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Oct 28, 2015

Global investor confidence declines on uncertainty over growth

Asian investor confidence rises amid massive support from Chinese government

Global investor confidence fell in October, led by investors in North America and Europe, amid uncertainty over economic growth and central bank stimulus policies, according to a survey by State Street Global Exchange.

The State Street Global Investor Confidence Index (ICI) dropped 2.3 points to 114.3, compared with September’s revised reading of 116.6, State Street says in a press release. The North American ICI declined the most, falling 7.7 points to 125.5 as slowing Chinese economic growth and uncertainty over whether the US Federal Reserve will raise interest rates at its mid-December meeting.

The Asian ICI, meanwhile, climbed 13.2 points to 111, moving into positive territory, or above 100 points, for the first time this year. State Street says massive Chinese government support for stock markets in the country and dovish policies by central banks elsewhere, have helped boost Asian sentiment.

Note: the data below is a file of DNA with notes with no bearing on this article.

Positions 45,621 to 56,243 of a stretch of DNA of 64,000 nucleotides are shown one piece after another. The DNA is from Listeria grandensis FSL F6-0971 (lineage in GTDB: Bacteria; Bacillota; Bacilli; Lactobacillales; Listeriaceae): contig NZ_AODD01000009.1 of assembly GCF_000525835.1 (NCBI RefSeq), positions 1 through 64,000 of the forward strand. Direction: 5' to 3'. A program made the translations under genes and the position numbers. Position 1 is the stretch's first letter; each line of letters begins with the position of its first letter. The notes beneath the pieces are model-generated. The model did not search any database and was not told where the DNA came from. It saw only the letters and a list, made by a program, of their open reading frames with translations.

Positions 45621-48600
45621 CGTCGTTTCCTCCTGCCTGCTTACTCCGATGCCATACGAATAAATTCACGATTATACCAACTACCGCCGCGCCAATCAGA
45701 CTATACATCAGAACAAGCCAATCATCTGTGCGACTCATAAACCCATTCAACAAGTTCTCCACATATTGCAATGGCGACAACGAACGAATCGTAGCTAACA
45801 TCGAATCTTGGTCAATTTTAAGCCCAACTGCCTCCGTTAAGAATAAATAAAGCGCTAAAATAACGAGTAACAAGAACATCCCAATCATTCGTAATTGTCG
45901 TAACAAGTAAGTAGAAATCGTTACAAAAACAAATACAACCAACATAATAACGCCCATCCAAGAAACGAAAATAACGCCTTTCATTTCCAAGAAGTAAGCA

‘Despite the ongoing uncertainty about the global outlook and dovish comments from the Fed, global institutional investor confidence remains largely positive,’ says Ken Froot, who helped design the index. ‘Meanwhile, the increasingly accommodative stance taken by policy makers globally and hopes for state-owned enterprise reforms in China have had a large impact on Asian investors.’

The European ICI dropped further into pessimism, falling 5.9 points to 89.9, as the threat of deflation in the region remained and the European Central Bank failed to deliver on suggestions that it could step up its stimulus program to boost the economy.

‘The drop in European investor sentiment is a worrying sign in light of some of the fundamental data we have seen across the currency union of late,’ says Timothy Graf, head of macro strategy for State Street Global Markets in EMEA. ‘With inflation not recovering in the eurozone, recent central bank hints at further easing may need to become more concrete before we see a significant increase in confidence.’